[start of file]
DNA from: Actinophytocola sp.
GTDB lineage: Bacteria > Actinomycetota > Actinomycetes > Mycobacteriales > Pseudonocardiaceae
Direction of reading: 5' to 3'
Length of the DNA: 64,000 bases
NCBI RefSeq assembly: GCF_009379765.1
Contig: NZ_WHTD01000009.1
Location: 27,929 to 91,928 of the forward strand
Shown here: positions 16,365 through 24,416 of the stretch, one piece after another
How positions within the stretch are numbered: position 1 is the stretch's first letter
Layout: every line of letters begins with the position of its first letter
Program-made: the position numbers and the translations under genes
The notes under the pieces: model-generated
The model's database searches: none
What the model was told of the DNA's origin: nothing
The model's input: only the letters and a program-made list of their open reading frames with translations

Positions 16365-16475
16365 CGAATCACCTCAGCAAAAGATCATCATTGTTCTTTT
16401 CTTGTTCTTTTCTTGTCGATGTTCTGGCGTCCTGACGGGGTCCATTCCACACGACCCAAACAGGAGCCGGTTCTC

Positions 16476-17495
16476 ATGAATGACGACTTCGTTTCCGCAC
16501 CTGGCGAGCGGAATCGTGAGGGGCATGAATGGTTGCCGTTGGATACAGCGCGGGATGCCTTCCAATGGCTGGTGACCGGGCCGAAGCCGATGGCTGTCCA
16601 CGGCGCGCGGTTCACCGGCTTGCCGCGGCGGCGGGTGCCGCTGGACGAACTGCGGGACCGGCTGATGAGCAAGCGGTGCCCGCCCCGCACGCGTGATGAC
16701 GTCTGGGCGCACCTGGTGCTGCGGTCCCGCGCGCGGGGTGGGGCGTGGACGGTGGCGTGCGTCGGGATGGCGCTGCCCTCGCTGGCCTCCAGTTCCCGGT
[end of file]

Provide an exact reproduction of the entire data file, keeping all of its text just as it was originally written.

DNA from: Actinophytocola sp.
GTDB lineage: Bacteria > Actinomycetota > Actinomycetes > Mycobacteriales > Pseudonocardiaceae
Direction of reading: 5' to 3'
Length of the DNA: 64,000 bases
NCBI RefSeq assembly: GCF_009379765.1
Contig: NZ_WHTD01000009.1
Location: 27,929 to 91,928 of the forward strand
Shown here: positions 16,365 through 24,416 of the stretch, one piece after another
How positions within the stretch are numbered: position 1 is the stretch's first letter
Layout: every line of letters begins with the position of its first letter
Program-made: the position numbers and the translations under genes
The notes under the pieces: model-generated
The model's database searches: none
What the model was told of the DNA's origin: nothing
The model's input: only the letters and a program-made list of their open reading frames with translations

Positions 16365-16475
16365 CGAATCACCTCAGCAAAAGATCATCATTGTTCTTTT
16401 CTTGTTCTTTTCTTGTCGATGTTCTGGCGTCCTGACGGGGTCCATTCCACACGACCCAAACAGGAGCCGGTTCTC

Positions 16476-17495
16476 ATGAATGACGACTTCGTTTCCGCAC
16501 CTGGCGAGCGGAATCGTGAGGGGCATGAATGGTTGCCGTTGGATACAGCGCGGGATGCCTTCCAATGGCTGGTGACCGGGCCGAAGCCGATGGCTGTCCA
16601 CGGCGCGCGGTTCACCGGCTTGCCGCGGCGGCGGGTGCCGCTGGACGAACTGCGGGACCGGCTGATGAGCAAGCGGTGCCCGCCCCGCACGCGTGATGAC
16701 GTCTGGGCGCACCTGGTGCTGCGGTCCCGCGCGCGGGGTGGGGCGTGGACGGTGGCGTGCGTCGGGATGGCGCTGCCCTCGCTGGCCTCCAGTTCCCGGT